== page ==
Hollow Glass bubble (which are about half the width of a human hair in diameter) have a network of interconnected pores that enable them to be filled with, hold and release gases and other materials.
If these glass bubbles' walls could talk…They would explain how their tiny pores allow the potential for handling, storing and transporting a variety of materials, including drugs that have targeted delivery and hydrogen.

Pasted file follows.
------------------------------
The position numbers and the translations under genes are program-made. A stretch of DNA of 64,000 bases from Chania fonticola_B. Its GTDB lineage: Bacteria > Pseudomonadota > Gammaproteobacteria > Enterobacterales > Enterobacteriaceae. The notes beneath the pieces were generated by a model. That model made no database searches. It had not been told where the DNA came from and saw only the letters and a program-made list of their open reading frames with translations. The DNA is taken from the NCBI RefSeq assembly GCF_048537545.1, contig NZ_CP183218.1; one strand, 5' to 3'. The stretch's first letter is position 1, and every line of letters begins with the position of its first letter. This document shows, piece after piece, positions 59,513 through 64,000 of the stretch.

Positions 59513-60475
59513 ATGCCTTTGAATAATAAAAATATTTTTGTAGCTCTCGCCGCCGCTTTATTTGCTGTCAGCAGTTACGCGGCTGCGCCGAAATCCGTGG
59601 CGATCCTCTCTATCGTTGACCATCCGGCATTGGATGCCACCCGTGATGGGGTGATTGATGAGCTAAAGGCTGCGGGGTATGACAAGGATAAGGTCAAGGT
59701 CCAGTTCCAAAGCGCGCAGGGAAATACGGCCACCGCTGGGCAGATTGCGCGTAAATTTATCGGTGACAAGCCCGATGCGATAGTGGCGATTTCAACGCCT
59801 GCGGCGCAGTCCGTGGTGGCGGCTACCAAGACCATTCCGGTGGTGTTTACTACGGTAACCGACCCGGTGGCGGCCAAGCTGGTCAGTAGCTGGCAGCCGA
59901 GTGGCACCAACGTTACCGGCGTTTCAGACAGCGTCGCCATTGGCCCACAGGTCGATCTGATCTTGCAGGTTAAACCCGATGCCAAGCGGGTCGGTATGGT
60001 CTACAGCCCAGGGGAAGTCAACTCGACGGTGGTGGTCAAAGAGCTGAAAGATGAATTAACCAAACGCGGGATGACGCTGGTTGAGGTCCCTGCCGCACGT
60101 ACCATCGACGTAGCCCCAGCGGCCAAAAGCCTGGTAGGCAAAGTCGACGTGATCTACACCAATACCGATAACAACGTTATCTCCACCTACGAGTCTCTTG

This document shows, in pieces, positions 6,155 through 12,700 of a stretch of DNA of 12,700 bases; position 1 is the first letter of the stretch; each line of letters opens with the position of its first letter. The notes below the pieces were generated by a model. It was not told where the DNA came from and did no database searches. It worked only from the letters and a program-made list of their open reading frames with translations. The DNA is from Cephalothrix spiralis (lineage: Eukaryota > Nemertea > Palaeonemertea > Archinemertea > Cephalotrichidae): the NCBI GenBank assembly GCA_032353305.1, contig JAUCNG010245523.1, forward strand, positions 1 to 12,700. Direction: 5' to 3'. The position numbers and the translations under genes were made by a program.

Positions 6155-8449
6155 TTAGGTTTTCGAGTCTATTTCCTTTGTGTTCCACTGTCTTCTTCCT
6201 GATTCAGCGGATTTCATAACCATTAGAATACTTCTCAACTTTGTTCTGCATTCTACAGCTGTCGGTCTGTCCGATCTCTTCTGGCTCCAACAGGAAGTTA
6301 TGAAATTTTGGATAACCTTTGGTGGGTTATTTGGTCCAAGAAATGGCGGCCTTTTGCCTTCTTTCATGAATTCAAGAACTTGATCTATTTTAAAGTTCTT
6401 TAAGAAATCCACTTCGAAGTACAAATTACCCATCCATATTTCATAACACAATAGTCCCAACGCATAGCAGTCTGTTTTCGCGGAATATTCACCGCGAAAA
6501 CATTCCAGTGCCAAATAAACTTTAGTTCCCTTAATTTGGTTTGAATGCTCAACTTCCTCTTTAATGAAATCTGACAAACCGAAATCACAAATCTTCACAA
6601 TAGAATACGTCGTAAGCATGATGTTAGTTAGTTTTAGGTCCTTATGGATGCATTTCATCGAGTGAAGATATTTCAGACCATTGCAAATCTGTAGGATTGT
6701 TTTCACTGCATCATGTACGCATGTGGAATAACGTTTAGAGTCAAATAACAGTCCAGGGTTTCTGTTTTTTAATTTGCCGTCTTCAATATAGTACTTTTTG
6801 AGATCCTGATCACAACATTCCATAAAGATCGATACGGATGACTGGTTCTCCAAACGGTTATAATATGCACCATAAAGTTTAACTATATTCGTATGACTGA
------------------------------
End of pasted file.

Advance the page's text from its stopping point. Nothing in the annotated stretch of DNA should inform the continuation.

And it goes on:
Hollow glass bubbles have typically been used for applications such as lightweight filler material, insulation and abrasives. The walls act as a protective bubble, allowing the glass bubble to hold reactive or flammable absorbents or stored materials -- including solids, liquids or gases.
This article comes from energy edit released